The D&F also set forth Nortel's projected catalog and commercial prices of the CALEA solution on the open market and the discount price for its best customers. The FBI compared these prices to the Nortel BAFO price. The comparison showed that the government would achieve significant savings via the buyout versus the hypothetical market prices.

Also, the FBI conducted an analysis to develop estimated market values for the CALEA solution. However, the results of this analysis were not included in the D&F. This analysis determined that $25,000 and $45,000 were reasonable prices for the CALEA solution for generic wireline and cellular systems, respectively. When these prices were multiplied by the number of Nortel systems installed or deployed on or before January 1, 1995, the resultant figure was $101.7 million, which was almost identical to the final negotiated price of $101.8 million.

After considering the pros and cons of Nortel's proposed buyout agreement, the FBI set forth its determination of the reasonableness of Nortel's BAFO. The D&F cited the pros as follows:

Some members of Congress want to shift funds available ... to new programs. ... the telecommunications industry has consistently attempted to weaken the statute through legislative means. ... the Nortel proposal represents the only current, viable vehicle by which the government would be able to obligate funds ... Congressional appropriators have made public statements of their willingness to appropriate more money ... if the Government can successfully illustrate implementation progress ... to date carriers have been hesitant to hold detailed discussions with the FBI concerning the implementation of CALEA because of the absence of a solution. ... timeliness of actual solution deployment may be hastened with the availability of Nortel's solutions to carriers at no charge. ... an unlimited RTU license goes a long way in alleviating Congress' concerns in regard to the burden placed on small carriers ... Nortel has stated that its price will not be adjusted based upon the final capability mandate from the Federal Communications Commission (FCC).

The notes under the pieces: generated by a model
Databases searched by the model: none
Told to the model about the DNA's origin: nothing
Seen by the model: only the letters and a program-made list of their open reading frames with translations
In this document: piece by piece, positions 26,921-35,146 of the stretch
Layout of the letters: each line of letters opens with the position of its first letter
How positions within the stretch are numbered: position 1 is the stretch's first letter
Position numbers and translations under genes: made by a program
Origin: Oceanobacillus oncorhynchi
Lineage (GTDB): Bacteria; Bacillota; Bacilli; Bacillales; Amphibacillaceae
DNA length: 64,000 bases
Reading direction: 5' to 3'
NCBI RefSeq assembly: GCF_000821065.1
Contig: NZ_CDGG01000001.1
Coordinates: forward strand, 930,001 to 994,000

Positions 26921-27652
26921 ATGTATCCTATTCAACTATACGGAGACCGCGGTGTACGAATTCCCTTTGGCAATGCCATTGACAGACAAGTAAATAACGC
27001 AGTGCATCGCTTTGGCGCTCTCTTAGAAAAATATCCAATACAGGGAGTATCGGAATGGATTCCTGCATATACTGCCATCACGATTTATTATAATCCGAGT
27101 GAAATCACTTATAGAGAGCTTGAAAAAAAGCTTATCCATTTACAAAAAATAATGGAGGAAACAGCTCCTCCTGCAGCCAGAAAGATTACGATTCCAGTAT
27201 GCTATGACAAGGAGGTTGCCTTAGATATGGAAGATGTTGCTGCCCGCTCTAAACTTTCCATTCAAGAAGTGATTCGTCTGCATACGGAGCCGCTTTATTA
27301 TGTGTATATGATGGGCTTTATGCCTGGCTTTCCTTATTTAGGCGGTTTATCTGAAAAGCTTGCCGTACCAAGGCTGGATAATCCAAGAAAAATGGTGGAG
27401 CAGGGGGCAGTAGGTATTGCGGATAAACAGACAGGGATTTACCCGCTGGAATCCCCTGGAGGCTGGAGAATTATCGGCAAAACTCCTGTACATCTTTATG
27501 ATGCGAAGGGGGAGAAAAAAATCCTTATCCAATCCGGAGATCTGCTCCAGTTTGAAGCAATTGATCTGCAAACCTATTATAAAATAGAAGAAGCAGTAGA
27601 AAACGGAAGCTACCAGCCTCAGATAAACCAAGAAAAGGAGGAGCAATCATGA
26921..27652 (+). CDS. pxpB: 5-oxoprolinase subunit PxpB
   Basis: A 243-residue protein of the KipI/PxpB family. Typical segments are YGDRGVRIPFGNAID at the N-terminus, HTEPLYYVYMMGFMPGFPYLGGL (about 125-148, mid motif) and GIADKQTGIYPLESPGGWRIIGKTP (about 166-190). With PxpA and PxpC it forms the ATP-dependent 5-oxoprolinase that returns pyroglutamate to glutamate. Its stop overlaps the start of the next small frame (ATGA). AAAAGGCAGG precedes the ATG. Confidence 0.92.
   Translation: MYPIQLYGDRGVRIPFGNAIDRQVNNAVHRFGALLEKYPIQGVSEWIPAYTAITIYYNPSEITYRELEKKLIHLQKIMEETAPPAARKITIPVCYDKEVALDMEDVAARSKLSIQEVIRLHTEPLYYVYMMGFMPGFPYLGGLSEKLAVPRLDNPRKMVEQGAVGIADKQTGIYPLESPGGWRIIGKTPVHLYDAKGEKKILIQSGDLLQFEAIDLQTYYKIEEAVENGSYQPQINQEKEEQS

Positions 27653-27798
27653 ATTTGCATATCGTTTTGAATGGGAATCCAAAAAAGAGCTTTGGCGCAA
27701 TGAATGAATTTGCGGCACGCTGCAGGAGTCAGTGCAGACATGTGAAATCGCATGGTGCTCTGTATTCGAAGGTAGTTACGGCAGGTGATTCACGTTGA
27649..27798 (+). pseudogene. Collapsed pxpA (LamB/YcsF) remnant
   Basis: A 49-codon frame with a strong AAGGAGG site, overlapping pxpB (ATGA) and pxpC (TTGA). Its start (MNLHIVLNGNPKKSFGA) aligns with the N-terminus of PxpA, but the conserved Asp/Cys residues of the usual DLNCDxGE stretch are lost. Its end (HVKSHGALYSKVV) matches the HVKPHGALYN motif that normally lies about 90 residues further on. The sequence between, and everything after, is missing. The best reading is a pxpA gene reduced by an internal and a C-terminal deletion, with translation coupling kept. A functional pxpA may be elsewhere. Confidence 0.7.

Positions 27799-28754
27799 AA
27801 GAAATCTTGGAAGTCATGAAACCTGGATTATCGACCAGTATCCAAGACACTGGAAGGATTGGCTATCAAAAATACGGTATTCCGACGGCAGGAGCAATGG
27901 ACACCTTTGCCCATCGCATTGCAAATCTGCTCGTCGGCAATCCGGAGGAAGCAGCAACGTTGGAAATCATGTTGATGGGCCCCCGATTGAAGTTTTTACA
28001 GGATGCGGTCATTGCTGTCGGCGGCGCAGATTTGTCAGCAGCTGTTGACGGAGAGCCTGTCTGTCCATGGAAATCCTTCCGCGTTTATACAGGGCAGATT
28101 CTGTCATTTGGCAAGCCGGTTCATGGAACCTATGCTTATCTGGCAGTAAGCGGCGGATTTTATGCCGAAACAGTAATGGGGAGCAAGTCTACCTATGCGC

The D&F cited the cons as follows.

The Cellular Telecommunications Industry Association (CTIA) ... may argue that the structure of the Nortel arrangement regarding "installed and deployed" is similar to the definition CTIA advocates in the pending lawsuit. ... the telecommunications industry is likely to claim that ... the Government has chosen to reimburse certain carriers for equipment, facilities, and services installed or deployed on or before January 1, 1995 that has already undergone a "significant upgrade." ... the telecommunications industry may successfully portray the Nortel arrangement as a de facto shifting of the January 1, 1995 reimbursement eligibility date. ... under the Nortel arrangement, the timing and structure of reimbursement will change.

The D&F provided that the liabilities of the agreement could largely be mitigated through contract language, per the legal opinion by the FBI's general counsel mentioned above. The Assistant Directors of the Finance and Information Resources Divisions as well as the Director of the FBI approved the D&F. However, the Director, Finance Division attached an addendum to the D&F. In this addendum he concluded:

Because of the apparent large gross profit included in this offer, some other analysis is required to justify reasonableness. The Determination and Findings lists eight categories of other benefits to the government, but no costing information is provided and we are left unable to change our position on reasonable charges. Based on the above, I cannot make a determination of reasonable charge for the Nortel offer. If the Director proceeds to approve this Determination and Findings, I recommend that disclosure of the reasonable charge issue be provided to the Office of Management and Budget and Congress.

FBI RTU Agreements

On September 10, 1999, the FBI entered into a letter agreement with Nortel and Ameritech. This agreement provided that Ameritech will acquire a RTU license upon payment of a fee for Nortel's CALEA solution, which included industry developed assistance capabilities and those capabilities which the FCC or a court of competent jurisdiction determines are required.

The agreement further provided that Nortel and the FBI agreed that the total license fee for the RTU license for equipment installed or deployed on or prior to January 1, 1995 was $101.8 million. Also, through this agreement, Nortel agreed to provide the CALEA solution to all carriers in the United States using Nortel equipment once it received the total license fee.

The agreement stated that Nortel would provide RTU licenses for the CALEA solution for Nortel's wireline, wireless and personal communication equipment lines. The agreement limited the liability of the FBI to $20 million, which was the total cost for the RTU license for the CALEA solution on two generic software releases for one of Nortel's wireline systems for all carriers in the United States.